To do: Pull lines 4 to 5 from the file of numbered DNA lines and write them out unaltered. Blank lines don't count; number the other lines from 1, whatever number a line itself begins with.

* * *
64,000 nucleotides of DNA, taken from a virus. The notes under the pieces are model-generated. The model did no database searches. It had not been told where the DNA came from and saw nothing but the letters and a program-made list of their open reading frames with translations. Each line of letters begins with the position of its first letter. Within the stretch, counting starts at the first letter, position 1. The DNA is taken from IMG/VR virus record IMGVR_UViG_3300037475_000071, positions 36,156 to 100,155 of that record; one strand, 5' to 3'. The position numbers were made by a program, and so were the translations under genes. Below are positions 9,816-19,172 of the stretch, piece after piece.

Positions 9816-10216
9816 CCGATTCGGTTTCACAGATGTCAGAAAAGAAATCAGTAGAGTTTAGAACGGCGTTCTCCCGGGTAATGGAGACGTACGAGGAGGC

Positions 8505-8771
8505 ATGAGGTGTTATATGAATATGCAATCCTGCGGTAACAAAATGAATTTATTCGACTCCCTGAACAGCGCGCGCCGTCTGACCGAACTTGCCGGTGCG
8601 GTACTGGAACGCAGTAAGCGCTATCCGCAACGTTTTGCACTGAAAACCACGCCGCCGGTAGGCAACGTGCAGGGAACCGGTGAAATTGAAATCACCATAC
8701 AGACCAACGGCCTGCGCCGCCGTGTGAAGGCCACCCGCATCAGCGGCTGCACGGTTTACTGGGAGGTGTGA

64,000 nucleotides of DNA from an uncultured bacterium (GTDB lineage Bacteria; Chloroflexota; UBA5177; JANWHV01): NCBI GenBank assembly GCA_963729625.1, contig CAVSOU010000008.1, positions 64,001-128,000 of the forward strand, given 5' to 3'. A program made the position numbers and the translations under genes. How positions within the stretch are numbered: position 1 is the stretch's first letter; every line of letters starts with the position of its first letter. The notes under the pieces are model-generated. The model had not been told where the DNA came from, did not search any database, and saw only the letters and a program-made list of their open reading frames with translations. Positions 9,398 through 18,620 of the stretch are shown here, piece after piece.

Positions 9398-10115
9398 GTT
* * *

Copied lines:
Positions 8505-8771
8505 ATGAGGTGTTATATGAATATGCAATCCTGCGGTAACAAAATGAATTTATTCGACTCCCTGAACAGCGCGCGCCGTCTGACCGAACTTGCCGGTGCG